Josh Knapp’s New York Times crossword
I’m ridiculously sleepy so it’s list time:
- 1A. THE WHO were the [Releaser of "1921" in 1969]. Huh?
- 13A. Drag racing’s PEEL OUT (also doable when the stoplight turns green) is clued [Participate in drag?].
- 15A. SANSKRIT is the [Source of the word "avatar"].
- 21A. Ah! CHESHIRE, as in the Cheshire Cat, is [Lewis Carroll's birthplace].
- 31A. MEXICAN STANDOFF is a colorful phrase meaning [Stalemate].
- 35A. BOY MEETS GIRL is the [Start of a traditional love story]. I like the “traditional” in the clue because “boy meets boy” and “girl meets girl” might be considered nontraditional.
- 36A. The CRIBS meant in [They rock, sometimes] is probably not the MTV variety of CRIBS. Not sure I’ve ever seen a rocking crib; cradles and bassinets, sure, but not cribs.
- 40A. How the hell did I remember the name LAU for ["The Art of Hitting .300" writer Charley]? Answer: From doing crosswords.
- 41A, 43A. In the grid, these look like two kinds of fits: HISSY FIT ([A diva may throw one] and HOO FIT. But the latter is HOOF IT, or [Not splurge on a 48-Across, say], 48A being a CAB RIDE. In New York for the ACPT, I had three CAB RIDEs (two with an airport terminus), about 3 miles of hoofing it, and six subway rides, only one of which reeked.
- 47A. Tough: SIL, short for Silvio, was [Tony's consigliere in "The Sopranos"].
- 1D. TENOR SAX is clued as a [Band member with a bent neck].
- 3D. [Tennis's Clijsters and others] clues ELKES. I know Kim Clijsters but not Elke.
- 6D. Mel OTT trivia! [Target of Durocher's "Nice guys finish last" sentiment]. Did not know that.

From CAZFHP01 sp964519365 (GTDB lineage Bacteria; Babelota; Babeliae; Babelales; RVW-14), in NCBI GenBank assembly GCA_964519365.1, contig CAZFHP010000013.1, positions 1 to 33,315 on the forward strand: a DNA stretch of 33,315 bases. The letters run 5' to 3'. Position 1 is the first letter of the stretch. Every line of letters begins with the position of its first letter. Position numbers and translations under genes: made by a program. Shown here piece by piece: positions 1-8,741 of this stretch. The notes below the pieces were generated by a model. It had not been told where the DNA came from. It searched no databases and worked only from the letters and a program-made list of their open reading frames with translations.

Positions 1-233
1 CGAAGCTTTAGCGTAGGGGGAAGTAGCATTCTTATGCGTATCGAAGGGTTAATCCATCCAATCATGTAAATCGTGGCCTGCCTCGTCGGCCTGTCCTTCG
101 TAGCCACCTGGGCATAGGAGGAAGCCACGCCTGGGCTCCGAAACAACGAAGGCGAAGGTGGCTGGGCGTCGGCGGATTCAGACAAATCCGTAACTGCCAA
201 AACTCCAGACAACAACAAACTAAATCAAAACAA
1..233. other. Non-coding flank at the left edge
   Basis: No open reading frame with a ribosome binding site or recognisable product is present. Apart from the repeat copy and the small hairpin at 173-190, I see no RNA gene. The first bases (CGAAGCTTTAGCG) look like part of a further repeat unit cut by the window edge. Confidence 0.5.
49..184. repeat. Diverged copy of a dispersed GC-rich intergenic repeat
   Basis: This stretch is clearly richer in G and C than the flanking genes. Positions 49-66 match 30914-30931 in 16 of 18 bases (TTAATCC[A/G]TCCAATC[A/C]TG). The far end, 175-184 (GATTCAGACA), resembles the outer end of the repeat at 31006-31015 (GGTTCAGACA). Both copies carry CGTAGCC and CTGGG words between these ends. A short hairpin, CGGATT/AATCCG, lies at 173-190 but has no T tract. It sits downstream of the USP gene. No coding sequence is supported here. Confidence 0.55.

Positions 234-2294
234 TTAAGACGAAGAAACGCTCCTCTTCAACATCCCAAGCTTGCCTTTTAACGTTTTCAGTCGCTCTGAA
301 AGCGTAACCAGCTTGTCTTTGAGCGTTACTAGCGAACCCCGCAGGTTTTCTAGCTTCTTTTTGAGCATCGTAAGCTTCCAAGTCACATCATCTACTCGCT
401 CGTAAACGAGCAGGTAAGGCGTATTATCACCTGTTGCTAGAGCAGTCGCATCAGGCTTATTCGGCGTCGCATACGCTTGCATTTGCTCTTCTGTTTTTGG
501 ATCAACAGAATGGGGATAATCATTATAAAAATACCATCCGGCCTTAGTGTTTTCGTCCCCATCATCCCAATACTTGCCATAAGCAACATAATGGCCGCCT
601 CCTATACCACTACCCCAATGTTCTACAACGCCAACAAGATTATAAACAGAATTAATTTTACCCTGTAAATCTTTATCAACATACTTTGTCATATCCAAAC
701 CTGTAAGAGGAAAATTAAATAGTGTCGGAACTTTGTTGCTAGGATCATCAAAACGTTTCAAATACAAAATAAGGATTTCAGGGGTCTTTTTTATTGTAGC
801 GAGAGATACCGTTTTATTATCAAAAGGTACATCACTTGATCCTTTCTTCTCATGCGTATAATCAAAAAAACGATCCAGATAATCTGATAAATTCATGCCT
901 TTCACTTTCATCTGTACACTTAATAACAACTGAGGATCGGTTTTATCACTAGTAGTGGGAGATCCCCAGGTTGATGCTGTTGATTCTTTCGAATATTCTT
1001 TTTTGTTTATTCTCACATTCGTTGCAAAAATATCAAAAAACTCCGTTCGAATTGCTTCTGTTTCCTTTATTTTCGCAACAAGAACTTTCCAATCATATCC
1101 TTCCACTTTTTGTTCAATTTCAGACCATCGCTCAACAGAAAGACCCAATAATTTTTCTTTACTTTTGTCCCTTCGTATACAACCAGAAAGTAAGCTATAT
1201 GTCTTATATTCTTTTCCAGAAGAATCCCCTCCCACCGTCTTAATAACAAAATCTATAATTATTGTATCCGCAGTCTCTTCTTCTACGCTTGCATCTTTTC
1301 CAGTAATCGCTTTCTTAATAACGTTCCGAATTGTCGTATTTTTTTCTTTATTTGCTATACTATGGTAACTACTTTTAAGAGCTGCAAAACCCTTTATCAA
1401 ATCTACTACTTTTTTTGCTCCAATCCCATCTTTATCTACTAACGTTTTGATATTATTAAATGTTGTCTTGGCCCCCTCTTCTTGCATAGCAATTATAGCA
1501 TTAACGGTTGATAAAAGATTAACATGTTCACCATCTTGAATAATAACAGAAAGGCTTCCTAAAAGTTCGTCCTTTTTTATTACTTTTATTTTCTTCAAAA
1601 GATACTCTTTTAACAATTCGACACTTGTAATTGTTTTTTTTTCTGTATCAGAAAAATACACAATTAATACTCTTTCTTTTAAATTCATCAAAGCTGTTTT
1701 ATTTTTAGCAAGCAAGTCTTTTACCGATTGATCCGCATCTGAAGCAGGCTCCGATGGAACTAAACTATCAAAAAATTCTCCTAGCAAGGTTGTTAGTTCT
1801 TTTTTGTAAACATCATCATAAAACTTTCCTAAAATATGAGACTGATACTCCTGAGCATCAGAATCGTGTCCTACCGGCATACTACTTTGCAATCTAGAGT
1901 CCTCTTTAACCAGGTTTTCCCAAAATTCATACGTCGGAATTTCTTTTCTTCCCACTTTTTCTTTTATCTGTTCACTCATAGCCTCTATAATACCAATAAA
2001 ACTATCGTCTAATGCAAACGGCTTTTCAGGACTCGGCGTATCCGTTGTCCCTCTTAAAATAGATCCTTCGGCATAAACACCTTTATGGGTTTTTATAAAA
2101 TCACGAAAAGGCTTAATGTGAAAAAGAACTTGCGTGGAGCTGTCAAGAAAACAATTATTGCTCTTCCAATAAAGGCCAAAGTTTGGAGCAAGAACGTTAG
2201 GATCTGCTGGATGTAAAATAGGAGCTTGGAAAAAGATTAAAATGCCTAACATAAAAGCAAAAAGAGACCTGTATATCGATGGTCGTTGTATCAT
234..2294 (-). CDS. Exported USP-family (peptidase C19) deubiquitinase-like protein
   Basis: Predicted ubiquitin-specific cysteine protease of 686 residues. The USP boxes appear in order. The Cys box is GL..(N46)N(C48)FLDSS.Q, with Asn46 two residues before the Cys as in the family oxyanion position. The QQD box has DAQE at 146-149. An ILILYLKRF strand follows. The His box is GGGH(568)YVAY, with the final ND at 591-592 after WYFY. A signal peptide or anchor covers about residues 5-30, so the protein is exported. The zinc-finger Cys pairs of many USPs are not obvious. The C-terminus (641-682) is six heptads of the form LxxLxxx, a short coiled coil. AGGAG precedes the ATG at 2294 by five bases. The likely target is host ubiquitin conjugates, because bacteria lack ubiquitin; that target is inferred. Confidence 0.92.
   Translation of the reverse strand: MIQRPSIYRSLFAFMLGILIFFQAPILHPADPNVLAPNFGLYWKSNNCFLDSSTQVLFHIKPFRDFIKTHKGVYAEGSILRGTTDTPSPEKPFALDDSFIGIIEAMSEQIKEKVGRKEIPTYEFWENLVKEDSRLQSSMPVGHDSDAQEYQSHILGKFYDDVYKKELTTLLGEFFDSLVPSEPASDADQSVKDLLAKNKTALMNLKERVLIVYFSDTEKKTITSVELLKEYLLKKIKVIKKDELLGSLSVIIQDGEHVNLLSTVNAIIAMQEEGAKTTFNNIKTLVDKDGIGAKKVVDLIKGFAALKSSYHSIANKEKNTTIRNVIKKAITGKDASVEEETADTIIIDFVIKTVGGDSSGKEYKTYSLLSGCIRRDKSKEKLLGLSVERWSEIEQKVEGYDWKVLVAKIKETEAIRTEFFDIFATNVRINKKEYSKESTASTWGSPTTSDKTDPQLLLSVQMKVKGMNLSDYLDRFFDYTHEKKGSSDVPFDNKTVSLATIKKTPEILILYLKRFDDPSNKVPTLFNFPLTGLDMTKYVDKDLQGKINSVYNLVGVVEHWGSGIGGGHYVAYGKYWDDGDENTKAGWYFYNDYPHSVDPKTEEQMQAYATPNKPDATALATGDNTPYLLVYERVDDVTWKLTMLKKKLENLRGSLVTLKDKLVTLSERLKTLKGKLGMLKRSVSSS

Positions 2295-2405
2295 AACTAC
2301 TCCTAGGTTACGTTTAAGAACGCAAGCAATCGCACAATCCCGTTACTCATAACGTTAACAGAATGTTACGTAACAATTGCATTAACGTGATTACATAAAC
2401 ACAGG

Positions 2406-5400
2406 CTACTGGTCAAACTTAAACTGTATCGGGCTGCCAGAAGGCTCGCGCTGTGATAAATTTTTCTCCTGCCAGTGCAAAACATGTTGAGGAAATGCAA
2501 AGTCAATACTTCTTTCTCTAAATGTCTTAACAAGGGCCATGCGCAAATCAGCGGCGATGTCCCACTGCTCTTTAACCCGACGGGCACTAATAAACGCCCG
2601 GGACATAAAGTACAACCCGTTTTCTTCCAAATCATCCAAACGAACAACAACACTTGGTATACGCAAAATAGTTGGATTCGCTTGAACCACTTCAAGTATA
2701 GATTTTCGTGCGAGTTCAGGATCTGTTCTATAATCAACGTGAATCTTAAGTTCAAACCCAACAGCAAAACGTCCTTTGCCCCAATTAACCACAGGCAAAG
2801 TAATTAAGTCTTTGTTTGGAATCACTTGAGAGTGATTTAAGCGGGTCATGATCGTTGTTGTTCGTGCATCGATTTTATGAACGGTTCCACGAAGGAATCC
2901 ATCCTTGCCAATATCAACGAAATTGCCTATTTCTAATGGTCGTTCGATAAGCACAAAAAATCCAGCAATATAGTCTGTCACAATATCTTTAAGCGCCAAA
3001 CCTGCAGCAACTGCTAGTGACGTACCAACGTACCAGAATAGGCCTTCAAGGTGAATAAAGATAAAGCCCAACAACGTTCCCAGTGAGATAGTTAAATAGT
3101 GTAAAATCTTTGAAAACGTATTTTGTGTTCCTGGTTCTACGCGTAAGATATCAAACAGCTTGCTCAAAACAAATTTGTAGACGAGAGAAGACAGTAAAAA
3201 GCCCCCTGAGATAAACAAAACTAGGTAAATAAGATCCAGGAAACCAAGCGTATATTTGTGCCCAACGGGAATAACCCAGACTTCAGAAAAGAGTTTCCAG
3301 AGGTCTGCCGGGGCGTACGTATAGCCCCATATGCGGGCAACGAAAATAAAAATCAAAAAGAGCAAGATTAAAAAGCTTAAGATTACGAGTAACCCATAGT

- 15D. Actors waiting for their [Big break] don’t want a SCHISM.
- 22D. [What Greece has that Germany doesn't] is…bankruptcy? No, a HARD G sound.
- 24D. Not astronomy: FAN MAIL is a [Means of reaching the stars].
- 29D. Really? MAY is a [Period named for an earth goddess]? I had no idea. Maia is the daughter of Atlas and mother of Hermes.
- 33D. I love ‘FRAID SO, or ["Yep, unfortunately"]. Puts me in mind of my dad’s favorite “no, I’m a frayed knot” joke.
- 38D. “IS IT ME?” isn’t Biblical like “Is it I?” It’s just a [Question of introspection]. If you’re wondering if that oniony smell is you, it probably is.
- 44D. Interestingly playful clue for OBESE: [Very upscale?]. We don’t use “upscale” to mean “getting a high reading on a scale,” but it’ll float.
- 50D. [Utah Stars' org.] is the ABA. I choose to believe that the Utah Stars are a group of lawyers belonging to the American Bar Association.
Insanely smooth fill for a 66-worder (and from a not-so-established name in the construction biz), and lots of zingy fill and clever clues. This one’s a winner.
Patrick Blindauer’s CrosSynergy/Washington Post puzzle, “Gym Dandy”—Janie’s review
In the “too-soon-old-too-late-smart” department: appreciation for “P.E.”–or Physical Education (or Phys Ed)–as part of a well-rounded curriculum. Happily, Patrick gives us a good workout today, placing five theme phrases in the grid. Not only do the words in the phrases begin with the letters “P” and “E,” there’s also a six-letter overlap shared by the first two phrases and the last two (as one phrase sits atop the other in the grid). Here’s how he does it: